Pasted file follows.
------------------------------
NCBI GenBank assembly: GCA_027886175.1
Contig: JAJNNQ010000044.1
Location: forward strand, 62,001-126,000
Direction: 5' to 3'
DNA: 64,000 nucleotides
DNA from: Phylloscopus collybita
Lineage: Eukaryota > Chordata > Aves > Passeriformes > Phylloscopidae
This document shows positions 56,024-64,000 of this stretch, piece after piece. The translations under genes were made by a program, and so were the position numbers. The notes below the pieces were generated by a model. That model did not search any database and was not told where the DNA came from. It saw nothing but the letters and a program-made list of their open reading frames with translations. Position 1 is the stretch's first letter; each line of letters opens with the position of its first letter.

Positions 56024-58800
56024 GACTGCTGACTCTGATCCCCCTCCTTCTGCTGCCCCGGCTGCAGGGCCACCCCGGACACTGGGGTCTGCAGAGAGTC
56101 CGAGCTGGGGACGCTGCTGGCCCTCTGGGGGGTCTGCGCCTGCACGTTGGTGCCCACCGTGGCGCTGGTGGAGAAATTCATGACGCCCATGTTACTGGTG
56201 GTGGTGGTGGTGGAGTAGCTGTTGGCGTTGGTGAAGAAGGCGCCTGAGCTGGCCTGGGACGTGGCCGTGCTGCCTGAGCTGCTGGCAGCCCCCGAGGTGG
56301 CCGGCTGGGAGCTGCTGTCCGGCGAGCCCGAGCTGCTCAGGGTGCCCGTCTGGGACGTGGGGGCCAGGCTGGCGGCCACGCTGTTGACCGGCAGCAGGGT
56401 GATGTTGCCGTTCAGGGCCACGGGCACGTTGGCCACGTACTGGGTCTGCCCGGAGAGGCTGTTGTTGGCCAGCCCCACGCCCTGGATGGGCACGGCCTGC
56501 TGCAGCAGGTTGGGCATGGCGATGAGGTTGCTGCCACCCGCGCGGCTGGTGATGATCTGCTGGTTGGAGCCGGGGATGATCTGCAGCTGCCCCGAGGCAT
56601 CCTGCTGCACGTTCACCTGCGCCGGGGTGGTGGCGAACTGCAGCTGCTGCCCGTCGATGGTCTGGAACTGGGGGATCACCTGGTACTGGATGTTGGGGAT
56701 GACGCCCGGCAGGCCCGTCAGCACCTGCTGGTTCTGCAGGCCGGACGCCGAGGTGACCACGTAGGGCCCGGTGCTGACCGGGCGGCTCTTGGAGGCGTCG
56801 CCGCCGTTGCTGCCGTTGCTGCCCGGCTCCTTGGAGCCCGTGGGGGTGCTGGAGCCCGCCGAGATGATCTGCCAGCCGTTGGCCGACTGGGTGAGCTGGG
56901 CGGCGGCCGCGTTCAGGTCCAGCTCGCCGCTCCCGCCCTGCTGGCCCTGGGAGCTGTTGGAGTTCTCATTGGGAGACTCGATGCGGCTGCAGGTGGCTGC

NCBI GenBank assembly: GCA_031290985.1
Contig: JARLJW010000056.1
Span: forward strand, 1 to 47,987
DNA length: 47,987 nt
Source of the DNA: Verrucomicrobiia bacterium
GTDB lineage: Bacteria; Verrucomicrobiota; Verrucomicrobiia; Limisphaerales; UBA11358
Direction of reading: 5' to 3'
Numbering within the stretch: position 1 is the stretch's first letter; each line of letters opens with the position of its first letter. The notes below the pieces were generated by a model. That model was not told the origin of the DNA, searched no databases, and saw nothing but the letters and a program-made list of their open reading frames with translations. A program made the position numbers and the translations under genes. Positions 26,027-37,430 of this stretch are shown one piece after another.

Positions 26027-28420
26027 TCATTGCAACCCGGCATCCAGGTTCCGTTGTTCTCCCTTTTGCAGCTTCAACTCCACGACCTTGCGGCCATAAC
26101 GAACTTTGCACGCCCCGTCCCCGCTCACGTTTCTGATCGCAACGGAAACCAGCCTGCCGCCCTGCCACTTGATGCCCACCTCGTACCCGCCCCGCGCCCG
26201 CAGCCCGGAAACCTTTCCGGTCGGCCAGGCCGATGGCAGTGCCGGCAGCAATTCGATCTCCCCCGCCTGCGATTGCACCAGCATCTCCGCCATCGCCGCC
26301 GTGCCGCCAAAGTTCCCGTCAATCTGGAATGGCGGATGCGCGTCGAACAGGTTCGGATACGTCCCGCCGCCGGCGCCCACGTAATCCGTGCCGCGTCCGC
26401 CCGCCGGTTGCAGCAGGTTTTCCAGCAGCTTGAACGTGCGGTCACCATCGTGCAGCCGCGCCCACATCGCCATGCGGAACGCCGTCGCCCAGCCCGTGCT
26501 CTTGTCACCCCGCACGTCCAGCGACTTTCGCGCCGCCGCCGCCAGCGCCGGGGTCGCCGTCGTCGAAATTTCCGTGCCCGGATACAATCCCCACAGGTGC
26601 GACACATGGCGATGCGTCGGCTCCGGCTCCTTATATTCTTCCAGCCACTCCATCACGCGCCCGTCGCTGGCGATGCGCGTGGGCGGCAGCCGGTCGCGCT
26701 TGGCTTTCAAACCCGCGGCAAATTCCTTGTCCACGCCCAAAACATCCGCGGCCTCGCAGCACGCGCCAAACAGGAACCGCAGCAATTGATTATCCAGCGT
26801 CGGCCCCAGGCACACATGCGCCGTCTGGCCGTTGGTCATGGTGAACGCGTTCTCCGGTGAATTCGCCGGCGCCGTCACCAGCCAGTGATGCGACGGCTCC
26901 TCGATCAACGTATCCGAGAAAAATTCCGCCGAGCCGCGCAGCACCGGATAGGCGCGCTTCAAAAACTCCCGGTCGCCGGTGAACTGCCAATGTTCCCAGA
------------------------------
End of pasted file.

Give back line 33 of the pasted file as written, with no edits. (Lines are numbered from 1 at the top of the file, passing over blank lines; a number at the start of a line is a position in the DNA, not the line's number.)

26401 CCGCCGGTTGCAGCAGGTTTTCCAGCAGCTTGAACGTGCGGTCACCATCGTGCAGCCGCGCCCACATCGCCATGCGGAACGCCGTCGCCCAGCCCGTGCT